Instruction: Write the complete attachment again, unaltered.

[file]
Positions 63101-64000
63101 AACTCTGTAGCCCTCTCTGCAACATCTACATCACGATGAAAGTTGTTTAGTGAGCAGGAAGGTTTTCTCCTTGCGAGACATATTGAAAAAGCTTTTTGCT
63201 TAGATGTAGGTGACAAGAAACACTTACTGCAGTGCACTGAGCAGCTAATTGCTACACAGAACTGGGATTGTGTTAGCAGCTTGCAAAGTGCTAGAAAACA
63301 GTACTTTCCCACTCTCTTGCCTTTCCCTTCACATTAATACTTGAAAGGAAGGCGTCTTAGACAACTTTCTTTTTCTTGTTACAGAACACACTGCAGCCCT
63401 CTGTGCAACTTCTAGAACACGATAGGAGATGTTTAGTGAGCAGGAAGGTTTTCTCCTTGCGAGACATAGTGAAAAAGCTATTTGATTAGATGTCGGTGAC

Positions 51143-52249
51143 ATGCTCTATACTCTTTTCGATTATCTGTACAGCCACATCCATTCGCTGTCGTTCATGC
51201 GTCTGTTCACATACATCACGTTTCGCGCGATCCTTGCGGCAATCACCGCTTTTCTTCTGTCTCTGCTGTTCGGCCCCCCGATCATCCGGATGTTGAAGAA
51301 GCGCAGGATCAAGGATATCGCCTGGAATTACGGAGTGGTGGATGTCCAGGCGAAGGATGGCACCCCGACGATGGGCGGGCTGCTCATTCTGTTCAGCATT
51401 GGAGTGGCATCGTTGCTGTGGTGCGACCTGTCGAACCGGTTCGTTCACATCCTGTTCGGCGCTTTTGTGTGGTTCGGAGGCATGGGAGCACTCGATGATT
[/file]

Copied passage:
Positions 63101-64000
63101 AACTCTGTAGCCCTCTCTGCAACATCTACATCACGATGAAAGTTGTTTAGTGAGCAGGAAGGTTTTCTCCTTGCGAGACATATTGAAAAAGCTTTTTGCT
63201 TAGATGTAGGTGACAAGAAACACTTACTGCAGTGCACTGAGCAGCTAATTGCTACACAGAACTGGGATTGTGTTAGCAGCTTGCAAAGTGCTAGAAAACA
63301 GTACTTTCCCACTCTCTTGCCTTTCCCTTCACATTAATACTTGAAAGGAAGGCGTCTTAGACAACTTTCTTTTTCTTGTTACAGAACACACTGCAGCCCT
63401 CTGTGCAACTTCTAGAACACGATAGGAGATGTTTAGTGAGCAGGAAGGTTTTCTCCTTGCGAGACATAGTGAAAAAGCTATTTGATTAGATGTCGGTGAC

Positions 51143-52249
51143 ATGCTCTATACTCTTTTCGATTATCTGTACAGCCACATCCATTCGCTGTCGTTCATGC
51201 GTCTGTTCACATACATCACGTTTCGCGCGATCCTTGCGGCAATCACCGCTTTTCTTCTGTCTCTGCTGTTCGGCCCCCCGATCATCCGGATGTTGAAGAA
51301 GCGCAGGATCAAGGATATCGCCTGGAATTACGGAGTGGTGGATGTCCAGGCGAAGGATGGCACCCCGACGATGGGCGGGCTGCTCATTCTGTTCAGCATT
51401 GGAGTGGCATCGTTGCTGTGGTGCGACCTGTCGAACCGGTTCGTTCACATCCTGTTCGGCGCTTTTGTGTGGTTCGGAGGCATGGGAGCACTCGATGATT